The mindset of retailers needs to shift from B2C to Me-2-B says Salesforce’s Shelley Bransten, head of its retail/consumer products in the US.
And Bransten says stores require reinvention and retailers need to adjust to the idea that the shopping journey has become “deconstructed”.
According to Bransten – who joined Salesforce from youth fashion brand The Gap 18 months ago -Salesforce’s customers are revealing some key priorities for retailers.
Speaking at the recent Salesforce Dreamforce conference in San Francisco, Bransten said that retail is going to change more in the next three years than it has in the last 50!
“Retail is not monolithic and this feedback comes from speaking to everyone from the big box department stores, the boutiques and the group we call the disrupters,” she said.
Three things stood out for Bransten: “The first is mobile. This is the most disruptive and transformation part of shopping. It is not just the mobile app and not just ecommerce check out. It is also the connectivity that needs to be provided along the shopping journey.”
Social was the second big issue but, Bransten says, it’s as much about the employees than it is the customer. She argues a lot of retail employees are Millennials “who wake up and they’re immediately on their devices and their own their social networks. And yet when they arrive at the store its back to the 1950s with clip boards. So the conversation is really about using social technologies to get the employees to collaborate better.”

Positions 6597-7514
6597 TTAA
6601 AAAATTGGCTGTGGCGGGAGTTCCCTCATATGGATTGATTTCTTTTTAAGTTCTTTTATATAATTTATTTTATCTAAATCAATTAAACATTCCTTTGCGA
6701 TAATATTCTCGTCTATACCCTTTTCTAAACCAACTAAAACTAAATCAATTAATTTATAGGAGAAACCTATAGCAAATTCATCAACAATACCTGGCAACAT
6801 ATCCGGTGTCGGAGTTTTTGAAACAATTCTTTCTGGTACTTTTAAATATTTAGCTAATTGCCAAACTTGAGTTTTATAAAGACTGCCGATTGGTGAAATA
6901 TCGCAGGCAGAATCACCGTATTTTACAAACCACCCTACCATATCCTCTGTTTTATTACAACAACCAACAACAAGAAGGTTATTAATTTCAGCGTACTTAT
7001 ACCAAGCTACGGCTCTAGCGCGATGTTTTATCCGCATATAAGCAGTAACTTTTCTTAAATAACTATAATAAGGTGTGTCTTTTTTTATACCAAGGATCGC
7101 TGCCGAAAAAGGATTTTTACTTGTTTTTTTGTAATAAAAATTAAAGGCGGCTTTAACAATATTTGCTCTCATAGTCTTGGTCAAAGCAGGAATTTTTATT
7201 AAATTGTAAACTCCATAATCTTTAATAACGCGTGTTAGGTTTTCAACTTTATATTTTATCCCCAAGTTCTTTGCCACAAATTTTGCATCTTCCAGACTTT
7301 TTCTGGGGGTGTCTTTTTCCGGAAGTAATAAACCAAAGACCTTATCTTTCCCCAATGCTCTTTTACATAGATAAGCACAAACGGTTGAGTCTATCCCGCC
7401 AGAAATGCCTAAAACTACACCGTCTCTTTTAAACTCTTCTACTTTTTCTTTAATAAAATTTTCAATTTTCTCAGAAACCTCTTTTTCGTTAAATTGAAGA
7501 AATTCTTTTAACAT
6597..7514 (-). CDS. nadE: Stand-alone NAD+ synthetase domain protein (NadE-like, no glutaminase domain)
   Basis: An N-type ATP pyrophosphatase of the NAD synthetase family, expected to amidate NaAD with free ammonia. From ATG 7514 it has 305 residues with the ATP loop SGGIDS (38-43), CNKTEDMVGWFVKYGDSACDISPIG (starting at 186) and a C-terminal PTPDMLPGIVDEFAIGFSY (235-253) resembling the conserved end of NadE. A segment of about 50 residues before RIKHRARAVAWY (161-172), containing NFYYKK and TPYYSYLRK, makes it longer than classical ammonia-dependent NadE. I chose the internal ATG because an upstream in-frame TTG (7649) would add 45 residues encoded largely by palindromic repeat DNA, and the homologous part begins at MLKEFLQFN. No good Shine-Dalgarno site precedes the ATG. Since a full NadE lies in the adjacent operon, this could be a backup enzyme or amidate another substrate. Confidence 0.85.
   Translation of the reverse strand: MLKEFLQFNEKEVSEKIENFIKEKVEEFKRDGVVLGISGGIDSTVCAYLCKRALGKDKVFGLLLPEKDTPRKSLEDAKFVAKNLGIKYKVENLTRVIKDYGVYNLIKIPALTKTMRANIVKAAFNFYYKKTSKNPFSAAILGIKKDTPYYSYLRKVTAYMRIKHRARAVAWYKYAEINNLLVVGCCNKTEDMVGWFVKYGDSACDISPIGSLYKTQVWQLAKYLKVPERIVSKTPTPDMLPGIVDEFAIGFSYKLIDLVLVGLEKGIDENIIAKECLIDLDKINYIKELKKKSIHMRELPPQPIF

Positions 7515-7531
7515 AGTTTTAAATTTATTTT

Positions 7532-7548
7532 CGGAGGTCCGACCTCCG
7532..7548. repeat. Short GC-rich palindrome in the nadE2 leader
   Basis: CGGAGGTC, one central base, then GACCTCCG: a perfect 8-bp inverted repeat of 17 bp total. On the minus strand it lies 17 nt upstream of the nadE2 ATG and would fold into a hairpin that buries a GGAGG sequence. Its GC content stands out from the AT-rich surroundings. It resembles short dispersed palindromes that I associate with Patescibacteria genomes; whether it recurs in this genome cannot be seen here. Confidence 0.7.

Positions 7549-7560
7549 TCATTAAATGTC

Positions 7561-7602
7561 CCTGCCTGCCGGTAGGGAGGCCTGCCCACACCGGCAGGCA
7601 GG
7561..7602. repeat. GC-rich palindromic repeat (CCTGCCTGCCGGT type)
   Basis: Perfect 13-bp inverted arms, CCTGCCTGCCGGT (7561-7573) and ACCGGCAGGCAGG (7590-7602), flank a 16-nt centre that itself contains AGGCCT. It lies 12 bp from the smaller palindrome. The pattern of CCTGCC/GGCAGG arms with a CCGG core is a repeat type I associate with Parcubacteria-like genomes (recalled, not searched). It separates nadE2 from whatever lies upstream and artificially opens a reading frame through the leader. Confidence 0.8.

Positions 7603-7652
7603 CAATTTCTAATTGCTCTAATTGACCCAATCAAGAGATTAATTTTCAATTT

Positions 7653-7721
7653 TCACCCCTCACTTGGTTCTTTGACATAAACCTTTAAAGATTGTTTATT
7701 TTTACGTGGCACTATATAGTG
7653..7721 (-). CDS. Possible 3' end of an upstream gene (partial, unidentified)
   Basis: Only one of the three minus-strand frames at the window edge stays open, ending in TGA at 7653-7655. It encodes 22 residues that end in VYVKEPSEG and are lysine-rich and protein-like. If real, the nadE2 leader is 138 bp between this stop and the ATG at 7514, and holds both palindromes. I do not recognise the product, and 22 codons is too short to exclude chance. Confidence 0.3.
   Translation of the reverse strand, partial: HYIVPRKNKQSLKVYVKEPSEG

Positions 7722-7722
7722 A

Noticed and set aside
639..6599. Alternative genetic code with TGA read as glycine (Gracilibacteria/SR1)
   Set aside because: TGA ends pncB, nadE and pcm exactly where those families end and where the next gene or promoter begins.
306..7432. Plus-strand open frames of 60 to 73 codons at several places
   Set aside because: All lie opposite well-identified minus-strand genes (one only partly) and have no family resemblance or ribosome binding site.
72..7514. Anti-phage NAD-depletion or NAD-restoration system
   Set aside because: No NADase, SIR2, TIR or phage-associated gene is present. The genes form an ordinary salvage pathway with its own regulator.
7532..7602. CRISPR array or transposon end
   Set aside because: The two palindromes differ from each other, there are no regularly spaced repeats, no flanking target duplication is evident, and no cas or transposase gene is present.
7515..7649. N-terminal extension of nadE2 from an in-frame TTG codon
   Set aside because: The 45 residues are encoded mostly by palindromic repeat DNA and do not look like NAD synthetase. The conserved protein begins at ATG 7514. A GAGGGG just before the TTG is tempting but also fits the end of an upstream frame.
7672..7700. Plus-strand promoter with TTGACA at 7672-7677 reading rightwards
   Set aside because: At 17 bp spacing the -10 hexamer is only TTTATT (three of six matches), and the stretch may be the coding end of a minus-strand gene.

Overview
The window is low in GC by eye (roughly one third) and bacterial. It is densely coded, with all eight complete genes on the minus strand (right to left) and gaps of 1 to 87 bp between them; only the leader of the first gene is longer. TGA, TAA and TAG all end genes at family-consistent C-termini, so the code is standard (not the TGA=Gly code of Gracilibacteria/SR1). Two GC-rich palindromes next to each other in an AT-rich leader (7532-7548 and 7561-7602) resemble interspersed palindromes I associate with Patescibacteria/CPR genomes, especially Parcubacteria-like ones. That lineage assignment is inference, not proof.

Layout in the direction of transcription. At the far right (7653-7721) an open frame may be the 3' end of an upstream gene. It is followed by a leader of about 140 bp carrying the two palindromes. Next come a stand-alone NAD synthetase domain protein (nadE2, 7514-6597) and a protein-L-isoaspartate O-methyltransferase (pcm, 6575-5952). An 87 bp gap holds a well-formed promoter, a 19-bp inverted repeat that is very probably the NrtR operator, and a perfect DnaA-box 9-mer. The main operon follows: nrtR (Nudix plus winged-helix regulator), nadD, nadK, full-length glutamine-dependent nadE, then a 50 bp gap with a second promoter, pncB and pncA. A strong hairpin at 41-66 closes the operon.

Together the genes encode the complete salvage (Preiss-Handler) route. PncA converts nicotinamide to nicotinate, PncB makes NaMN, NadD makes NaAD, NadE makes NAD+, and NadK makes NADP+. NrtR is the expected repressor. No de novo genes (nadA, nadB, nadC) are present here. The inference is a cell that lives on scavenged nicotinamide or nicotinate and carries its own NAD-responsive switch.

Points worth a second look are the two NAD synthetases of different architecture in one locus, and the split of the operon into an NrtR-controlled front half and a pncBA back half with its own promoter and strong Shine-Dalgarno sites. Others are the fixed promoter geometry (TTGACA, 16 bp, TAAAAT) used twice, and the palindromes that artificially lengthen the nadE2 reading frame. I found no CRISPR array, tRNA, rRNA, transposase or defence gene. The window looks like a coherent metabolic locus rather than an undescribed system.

Finally, the age old problem of delivering a 360-degree view of the customer remains more of an aspiration than a reality for many retailers.
“It’s been out there for a long time but at least now we’re starting to see our customers making progress against that goal,” she says.
Hail the shopkeeper
The store is striking back, according to Bransten. “We read for so long that stores were going away and software was going to eat retail. What’s happening is that our customers are using technology to reinvent the stores.”
There are three use cases for stores, Bransten says.
“The first is the idea of the experience centres. Look at Nike – they have yoga classes in their stores along with health and wellness gurus, and shoe fit centres. They are reimagining what the space is going to get used for and in the places where they are doing that they are selling a lot more gear.”
The next is the idea of the store as a fulfillment centre. “That really requires the sales associate to be enabled. They have to be able to do more things. They are picking and packing so there is pressure on retailers in terms of the reinvention of the associate in the store whose tasked with ten things to 30.
“And finally we are seeing the ecommerce guys coming in at the last mile. Whether its Amazon or (online glasses retailer) Warby Parker they’re putting in physical stores because they recognise, for instance, that people want to try things on.”
This article originally appeared on B&T’s sister site www.which-50.com